COLUMBIA — Nick Norton wasted no time setting the tone.
Not even 90 seconds into the Rock Bridge boys basketball team's 70-47 victory Tuesday night against Jefferson City, the junior guard had seven points on 3-of-3 shooting.
Eighteen more points for a total of 25, five assists, five steals and one nifty alley-oop pass to teammate David Leitao later, Norton had led Rock Bridge to its second consecutive victory and second this season against Jefferson City.
After the game, Norton spoke of how last week’s triple-overtime loss to Hickman “hit the team hard” and has motivated them to have a more concerted effort in practice.
The 5-foot-10 guard has since led the way for Rock Bridge, amassing 44 points and 15 assists in the Bruins’ two games following the loss to their crosstown rivals.
In his third season on the varsity roster, Norton, who committed to play for Creighton University last June, has taken over for former Bruin Travis Jorgenson as the team’s go-to player.
Jorgenson transferred to New Hampton School in New Hampshire for his senior season.
Losing a Division I caliber player such as Jorgenson would prove devastating to most prep teams. But that didn’t prove to be the case at Rock Bridge. Norton has filled the void created by Jorgenson’s departure.
Bruins coach Jim Scanlon said he never doubted Norton could handle it.
“He knows our system, and he knows what’s expected of him,” Scanlon said.
After all, this isn’t the first time Norton has stepped in for Jorgenson. When Jorgenson missed more than a month with a thumb injury last season, it was Norton that filled up the box score for the Bruins.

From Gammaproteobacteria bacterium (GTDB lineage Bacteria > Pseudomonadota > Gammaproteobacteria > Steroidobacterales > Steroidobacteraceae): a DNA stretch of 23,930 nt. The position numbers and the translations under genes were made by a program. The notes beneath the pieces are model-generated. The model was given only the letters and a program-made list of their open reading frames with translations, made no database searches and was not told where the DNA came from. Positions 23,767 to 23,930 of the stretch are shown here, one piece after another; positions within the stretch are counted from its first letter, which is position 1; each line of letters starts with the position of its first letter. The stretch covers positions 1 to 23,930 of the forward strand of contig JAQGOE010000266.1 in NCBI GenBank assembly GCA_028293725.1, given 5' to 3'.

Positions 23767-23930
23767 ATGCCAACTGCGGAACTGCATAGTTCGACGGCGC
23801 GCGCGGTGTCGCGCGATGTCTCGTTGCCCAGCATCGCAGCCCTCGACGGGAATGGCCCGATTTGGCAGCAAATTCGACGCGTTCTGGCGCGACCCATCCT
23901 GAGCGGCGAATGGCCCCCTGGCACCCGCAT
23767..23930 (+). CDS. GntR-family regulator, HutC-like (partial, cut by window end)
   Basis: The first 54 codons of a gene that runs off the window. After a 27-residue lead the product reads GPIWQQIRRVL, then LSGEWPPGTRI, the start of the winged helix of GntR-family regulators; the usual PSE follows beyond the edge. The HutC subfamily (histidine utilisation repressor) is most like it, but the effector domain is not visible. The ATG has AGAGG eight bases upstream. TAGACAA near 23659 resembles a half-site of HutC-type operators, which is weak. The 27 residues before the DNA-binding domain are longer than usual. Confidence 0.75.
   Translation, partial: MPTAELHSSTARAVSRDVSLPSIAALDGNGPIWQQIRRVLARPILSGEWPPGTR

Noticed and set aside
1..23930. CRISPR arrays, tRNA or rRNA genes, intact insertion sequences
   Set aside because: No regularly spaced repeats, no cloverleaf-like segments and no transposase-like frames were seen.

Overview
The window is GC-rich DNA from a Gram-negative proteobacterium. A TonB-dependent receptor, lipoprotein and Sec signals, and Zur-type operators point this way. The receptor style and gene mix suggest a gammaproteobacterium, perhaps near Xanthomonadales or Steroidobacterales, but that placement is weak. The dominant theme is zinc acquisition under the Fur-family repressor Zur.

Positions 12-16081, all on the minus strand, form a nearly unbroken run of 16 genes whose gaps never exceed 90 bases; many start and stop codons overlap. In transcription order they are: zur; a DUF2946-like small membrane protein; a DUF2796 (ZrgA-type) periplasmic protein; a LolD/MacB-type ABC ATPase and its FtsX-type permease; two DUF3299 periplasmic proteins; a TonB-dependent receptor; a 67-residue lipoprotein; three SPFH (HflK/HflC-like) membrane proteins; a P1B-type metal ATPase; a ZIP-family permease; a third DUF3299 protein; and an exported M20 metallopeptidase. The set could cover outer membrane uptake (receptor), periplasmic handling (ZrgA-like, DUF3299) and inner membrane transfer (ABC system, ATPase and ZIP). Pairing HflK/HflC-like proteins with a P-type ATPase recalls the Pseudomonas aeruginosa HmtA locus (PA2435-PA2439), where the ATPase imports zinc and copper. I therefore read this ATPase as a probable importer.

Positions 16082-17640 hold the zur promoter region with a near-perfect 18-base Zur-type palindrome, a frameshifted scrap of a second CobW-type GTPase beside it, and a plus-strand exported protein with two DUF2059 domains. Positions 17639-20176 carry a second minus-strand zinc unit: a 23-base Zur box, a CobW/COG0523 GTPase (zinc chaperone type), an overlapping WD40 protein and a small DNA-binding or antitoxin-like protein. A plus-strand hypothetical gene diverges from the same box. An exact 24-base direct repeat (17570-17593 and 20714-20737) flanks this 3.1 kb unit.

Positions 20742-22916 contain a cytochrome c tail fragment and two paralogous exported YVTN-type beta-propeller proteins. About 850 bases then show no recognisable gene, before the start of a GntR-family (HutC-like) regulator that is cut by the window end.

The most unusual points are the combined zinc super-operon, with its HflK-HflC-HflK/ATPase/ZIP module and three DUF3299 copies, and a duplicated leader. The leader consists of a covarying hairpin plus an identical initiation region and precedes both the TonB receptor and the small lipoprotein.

Drawing upon his prior experience at the varsity level, Norton didn’t feel pressure and wasn’t fazed by the circumstances facing him. As the most experienced player on the varsity roster, Norton took it upon himself to ensure that the team wouldn’t skip a beat without Jorgenson by getting his teammates excited for practice.
“We knew we couldn’t let that affect our season so we all came together and knew what we had to do,” Norton said.
Scanlon noted his guards are interchangeable and that he trusts each of them to run the offense. However, more often than not, it is Norton with the ball in his hands, acting as the catalyst for the Bruins, either by creating his open shot or an open look for a teammate.
And Norton will do whatever it takes to win.
“I’ll do whatever works to get the win, whether I have to hit everybody open, or I have to score whenever," Norton said. "I just love winning.”
So, does the junior consider himself to be a pass first player or a shoot first player?
“Win,” Norton said. "That’s all I care about.”
Norton said he models his game after Los Angeles Clippers’ superstar Chris Paul, whom he studies through YouTube videos.
Paul’s ball-handling skills impress Norton the most.
“I feel like every NBA point guard has crazy handles, but I try to do whatever he’s doing,” he said.
As for Jorgenson, Norton said the two have stayed in touch but interactions have been brief and haven’t involved hoops discussion since both are in season and free time is sparse. Norton recently caught some of Jorgenson’s new squad play on ESPN.
Scanlon is entirely content with the players he has at his disposal, especially his prized junior guard, Norton.
“I wouldn’t trade him for anybody in the state of Missouri, I love him to death,” Scanlon said.